- after 35 minutes is up, the internal bread temp will register at least 200 degrees, so can either remove bread from oven or bake it a bit longer to darken the crust to taste. one option is to turn off the oven after 35 minutes, but leave bread in the oven for another 5 minutes. I like a dark crust from the carmelization of the natural sugars in the flour. The white whole wheat flour will create a darker than normal crust anyway.
- when done baking, remove bread from oven, place on cooling rack, and let rest for at least four hours before cutting.
- I fed my starter during the afternoon and evening.
- When the starter was done or ready to be put away, that's when I assembled the bread dough, which occurred late that evening, so the starter was fresh and room temp when used in the recipe. no chilled nor old starter was used.
- the water was cool, fairly fresh from the faucet and then run through the filtered pitcher, so the water did not have time to warm to room temp.
- I used 12 grams of fine-grain sea salt.
- Time between the four stretch-and-folds:
- 15 min
- 15 min
- 10 min
- 10 min
- Dough got very stiff and hard to stretch.
- Fermented the dough for 7 to 7.5 hours.
- house temp was 62 to 64 degrees.
- outside temp rose during the night from 17 to 23 degrees.
- dumped the pillowy, fermented dough and and tried to shape into a ball and then allowed to bench rest for 20 min.
- after bench rest, turned dough back over onto its and did a stretch and fold and tried to create some kind of shape but it did not work well. need to figure this part out. the part between fermenting and proofing. the part of shaping and rounding before proofing.
- anyway, i proofed seam side down by mistake. I took dough out of basket and tried to correct, but dough had too much flour on it, so I placed it back into basket, seam-side down.
- proofed for 3.5 hrs. house temp around 64 degrees.
- part of the proofed dough was equal to or even slightly above the top of the proofing basket.
- I dumped dough onto parchment paper and rolled it back upright, so that it remained seam-side down. This was easy to do. The dough came out of the basket easy. I even picked the dough up a little to position it on the parchment paper.
- this dough fermented and proofed very well.
- the proofing went better than expected, especially after the way I handled or mishandled the dough after fermenting.
- I slashed top shallower this time, maybe only 1/8 inch deep, instead of the usual 1/4 to 1/2 inch deep.
- Oven temps were per main instructions.
- I removed bread from the oven after 35 minutes. I did not turn off oven and leave bread in for another 5 minutes.
- outside of bread was a nice dark brown, so I didn't think it needed any more time beyond the 35 minutes.
- dimensions of bread immediately out of the oven:
- 9.0 inches long
- 4.0 inches tall
- 6.5 inches wide
- looked fabulous. maybe the nicest looking bread that I have ever made.
- the shallow slash was still enough. the dough still separated well during baking.
- good oven spring.
- the dough contained little flour on it after coming out of the basket, so maybe that's why the dark brown color and why it looked so great.
- cut into it and ate some the next morning, and this might be the best tasting bread that I have ever made too.
- thin, crispy crust.
- crumb was moist, soft, but still firm for spreads.
- amazing bread. professional quality, in my opinion. this would sell at a farmers market.
- I'm guessing the keys to producing this great bread this time were:
- fresh starter
- proof at room temp
- If I can learn how to shape and round the dough better after fermenting, that might improve the oven spring and overall shape even more.
Assembled two batches of the bread dough recipe late on a Friday night. Used 12 grams of sea salt again. During the day, created two starter feedings. I fed the starter the day before, on its 4th birthday, Jan 30. Then Jan 31, I used that starter to create two feedings.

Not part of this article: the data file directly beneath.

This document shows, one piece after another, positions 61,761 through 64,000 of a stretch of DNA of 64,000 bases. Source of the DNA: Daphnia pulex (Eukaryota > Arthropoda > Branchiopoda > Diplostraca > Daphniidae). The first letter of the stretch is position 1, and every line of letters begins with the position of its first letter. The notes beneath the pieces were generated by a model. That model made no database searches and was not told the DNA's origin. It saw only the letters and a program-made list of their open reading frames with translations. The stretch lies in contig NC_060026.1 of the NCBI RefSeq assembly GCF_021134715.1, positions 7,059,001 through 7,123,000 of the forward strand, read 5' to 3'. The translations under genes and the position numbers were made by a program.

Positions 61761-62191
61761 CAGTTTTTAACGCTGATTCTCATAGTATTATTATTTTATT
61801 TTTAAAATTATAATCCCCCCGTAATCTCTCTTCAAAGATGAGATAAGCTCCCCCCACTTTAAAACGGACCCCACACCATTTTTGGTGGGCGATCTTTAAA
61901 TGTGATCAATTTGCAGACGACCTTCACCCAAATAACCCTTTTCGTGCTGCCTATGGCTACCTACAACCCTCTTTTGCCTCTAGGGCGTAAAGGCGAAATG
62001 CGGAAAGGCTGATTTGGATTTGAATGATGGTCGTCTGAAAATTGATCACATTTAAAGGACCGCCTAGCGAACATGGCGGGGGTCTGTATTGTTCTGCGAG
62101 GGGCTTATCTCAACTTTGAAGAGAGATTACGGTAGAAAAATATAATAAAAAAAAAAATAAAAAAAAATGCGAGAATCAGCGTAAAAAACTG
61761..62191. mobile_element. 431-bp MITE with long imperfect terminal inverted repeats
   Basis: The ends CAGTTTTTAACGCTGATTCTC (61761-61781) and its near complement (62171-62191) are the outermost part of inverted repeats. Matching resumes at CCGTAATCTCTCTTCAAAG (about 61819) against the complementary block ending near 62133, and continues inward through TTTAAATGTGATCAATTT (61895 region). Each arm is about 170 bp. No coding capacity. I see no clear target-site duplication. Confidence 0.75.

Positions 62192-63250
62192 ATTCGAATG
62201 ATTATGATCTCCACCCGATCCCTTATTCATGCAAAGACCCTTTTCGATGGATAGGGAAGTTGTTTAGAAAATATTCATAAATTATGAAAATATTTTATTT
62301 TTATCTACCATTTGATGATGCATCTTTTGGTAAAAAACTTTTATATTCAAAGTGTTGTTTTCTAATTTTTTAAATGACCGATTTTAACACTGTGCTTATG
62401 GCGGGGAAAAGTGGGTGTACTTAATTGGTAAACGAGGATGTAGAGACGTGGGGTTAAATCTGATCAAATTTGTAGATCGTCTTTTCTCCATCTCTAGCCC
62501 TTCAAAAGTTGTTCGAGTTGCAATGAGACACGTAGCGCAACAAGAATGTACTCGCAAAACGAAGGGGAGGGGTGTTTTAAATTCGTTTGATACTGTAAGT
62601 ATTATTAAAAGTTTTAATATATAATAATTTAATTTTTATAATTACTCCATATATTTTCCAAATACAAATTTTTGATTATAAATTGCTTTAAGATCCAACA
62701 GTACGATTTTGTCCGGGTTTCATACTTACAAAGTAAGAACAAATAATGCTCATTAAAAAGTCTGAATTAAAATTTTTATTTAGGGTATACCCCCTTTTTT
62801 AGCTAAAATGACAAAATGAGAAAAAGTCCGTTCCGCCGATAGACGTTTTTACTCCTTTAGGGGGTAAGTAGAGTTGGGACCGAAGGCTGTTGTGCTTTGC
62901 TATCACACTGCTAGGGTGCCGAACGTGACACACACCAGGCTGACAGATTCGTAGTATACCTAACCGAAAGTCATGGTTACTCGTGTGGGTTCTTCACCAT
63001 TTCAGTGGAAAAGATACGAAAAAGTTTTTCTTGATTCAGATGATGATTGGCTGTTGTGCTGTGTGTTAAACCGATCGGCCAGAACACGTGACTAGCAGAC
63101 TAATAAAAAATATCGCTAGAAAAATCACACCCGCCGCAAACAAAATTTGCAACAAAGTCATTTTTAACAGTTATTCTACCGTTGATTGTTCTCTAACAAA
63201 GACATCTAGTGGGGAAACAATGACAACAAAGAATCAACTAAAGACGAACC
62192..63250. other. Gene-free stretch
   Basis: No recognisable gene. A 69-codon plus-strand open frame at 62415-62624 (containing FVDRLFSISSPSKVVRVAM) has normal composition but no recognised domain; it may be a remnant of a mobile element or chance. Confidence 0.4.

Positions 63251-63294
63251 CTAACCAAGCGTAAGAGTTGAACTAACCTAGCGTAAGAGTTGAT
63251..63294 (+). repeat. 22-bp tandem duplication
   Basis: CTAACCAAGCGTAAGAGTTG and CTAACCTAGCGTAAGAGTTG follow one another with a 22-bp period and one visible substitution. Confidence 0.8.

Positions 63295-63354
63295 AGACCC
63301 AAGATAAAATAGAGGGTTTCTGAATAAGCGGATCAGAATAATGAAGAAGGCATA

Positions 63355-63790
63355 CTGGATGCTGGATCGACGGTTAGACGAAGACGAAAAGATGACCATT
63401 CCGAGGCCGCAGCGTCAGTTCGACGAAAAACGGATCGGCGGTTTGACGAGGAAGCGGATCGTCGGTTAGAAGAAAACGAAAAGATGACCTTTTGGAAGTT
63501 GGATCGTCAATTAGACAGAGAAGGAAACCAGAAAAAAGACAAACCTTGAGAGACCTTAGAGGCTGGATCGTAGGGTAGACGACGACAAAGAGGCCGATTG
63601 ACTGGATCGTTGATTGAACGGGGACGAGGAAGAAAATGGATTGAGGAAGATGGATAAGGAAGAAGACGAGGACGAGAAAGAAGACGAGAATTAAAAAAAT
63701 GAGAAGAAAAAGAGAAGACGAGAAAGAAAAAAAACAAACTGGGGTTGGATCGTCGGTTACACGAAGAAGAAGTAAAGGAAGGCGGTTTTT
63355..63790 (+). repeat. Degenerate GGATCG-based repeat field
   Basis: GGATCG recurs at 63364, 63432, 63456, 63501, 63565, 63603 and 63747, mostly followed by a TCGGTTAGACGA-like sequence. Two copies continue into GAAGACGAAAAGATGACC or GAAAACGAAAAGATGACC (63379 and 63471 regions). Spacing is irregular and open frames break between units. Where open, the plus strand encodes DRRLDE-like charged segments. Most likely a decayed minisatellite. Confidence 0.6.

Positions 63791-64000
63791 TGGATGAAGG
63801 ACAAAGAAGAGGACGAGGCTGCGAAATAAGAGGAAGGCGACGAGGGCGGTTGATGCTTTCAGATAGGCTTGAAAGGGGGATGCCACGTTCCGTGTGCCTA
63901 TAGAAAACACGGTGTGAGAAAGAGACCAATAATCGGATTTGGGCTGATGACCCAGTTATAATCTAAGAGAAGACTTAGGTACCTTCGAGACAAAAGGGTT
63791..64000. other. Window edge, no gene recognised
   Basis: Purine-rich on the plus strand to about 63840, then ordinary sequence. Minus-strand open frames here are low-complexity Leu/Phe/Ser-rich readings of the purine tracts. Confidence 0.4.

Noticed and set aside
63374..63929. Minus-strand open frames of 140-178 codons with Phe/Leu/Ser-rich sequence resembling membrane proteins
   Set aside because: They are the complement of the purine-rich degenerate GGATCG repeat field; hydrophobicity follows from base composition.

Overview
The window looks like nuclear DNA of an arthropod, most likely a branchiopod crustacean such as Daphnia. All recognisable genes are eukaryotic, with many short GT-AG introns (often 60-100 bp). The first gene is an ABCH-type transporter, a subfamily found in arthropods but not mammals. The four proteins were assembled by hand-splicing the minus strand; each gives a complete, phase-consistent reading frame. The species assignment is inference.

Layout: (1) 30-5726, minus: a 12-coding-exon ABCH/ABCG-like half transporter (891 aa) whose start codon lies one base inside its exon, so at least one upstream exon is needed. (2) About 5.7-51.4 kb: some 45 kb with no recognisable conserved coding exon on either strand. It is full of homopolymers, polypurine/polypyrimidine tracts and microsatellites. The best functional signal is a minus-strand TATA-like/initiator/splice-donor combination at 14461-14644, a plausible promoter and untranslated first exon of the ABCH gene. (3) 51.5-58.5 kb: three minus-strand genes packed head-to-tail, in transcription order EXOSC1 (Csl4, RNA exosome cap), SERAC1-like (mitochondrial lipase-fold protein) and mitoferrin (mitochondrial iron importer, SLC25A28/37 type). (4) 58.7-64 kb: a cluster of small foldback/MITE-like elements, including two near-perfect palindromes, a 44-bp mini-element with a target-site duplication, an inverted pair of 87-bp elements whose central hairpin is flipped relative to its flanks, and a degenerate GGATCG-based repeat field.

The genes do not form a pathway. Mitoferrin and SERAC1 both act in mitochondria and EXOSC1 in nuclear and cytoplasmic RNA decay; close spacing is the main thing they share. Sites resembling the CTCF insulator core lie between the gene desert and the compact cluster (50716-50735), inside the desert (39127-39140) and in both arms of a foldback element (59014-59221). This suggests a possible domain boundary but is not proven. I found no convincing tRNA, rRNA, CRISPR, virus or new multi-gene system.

Starters fermented for about 10 hours with house temp in the low 60s and outside temp around 28-32 degrees.
Used the fresh, room-temp starter to make the two batches of bread dough. Cool water from tap ran though the pitcher and then used, so it did not warm to room temp.
20 minute rest between all the stretch and folds for both batches.
Batch A, dough set up to ferment at 1:17 a.m. Batch B, dough set up to ferment at 2:00 a.m.
Approx 7.5 hours of fermenting time for both.
Weather overnight during the fermenting:
- outside, temps around 30 degrees with some snowfalling
- inside, in the dining room, around the top of the upright grand piano where the dough fermented, temp was 62 to 63 degrees.
Dumped Batch A at 8:45 a.m. Rolled up, tucked in the sides into a squarish package. Bench rested for 20 minutes. Then a small stretch and fold and tried to create a log shape. The dough was bubbly. I busted some bubbles. I placed dough seam-side down into the cloth-lined oval-shaped basket.
Batch A, dough set up to proof at 9:08 a.m.
Dumped Batch B at 9:30 a.m. Bench rested as for Batch A, except Batch B proofed in a round, linen-lined, wicker basket that DD brought back from a bakery in Paris.
Batch B, dough set up to proof at 9:55 a.m.
Both doughs proofing on top of the piano in the dining room. Same house temp as overnight, low 60s. Outside temp is at least 32 degrees at 10:00 a.m., and it will warm to mid to upper 30s today. The snow has changed to sleet which will change to all rain for the afternoon. So possibly a little more humidity in the house, compared to a day with single digit temps.
- will proof for 3 to 4 hrs
- will preheat oven and stone for at least 45 minutes.
- if plan to bake Batch A at 12:30 to 1:00 p.m., need to start warming oven and stone at 11:45 a.m. to 12:15 p.m.
- Batch A placed into the oven at 1:45 p.m., so a longer than expected proof. The dough had proofed at least one inch above the top edge of the basket.
Batch A after baking:
- 8.25 in long
- 4.5 in tall at the highest point.
- 6.25 in wide.
Batch B placed into the oven at 2:35 p.m.
I fed my starter two days ago. I used some of that to create a quick bread dough recipe. No instant yeast used. I'm trying Lahey's method to sourdough bread.
I set up the bread dough at 2:40 p.m.
I fed my starter again earlier, and I set that up around 1:00 p.m.
For today's bread dough recipe: I used:
- 300 grams of King Arthur all-purpose flour
- 100 grams of King Arthur white whole wheat flour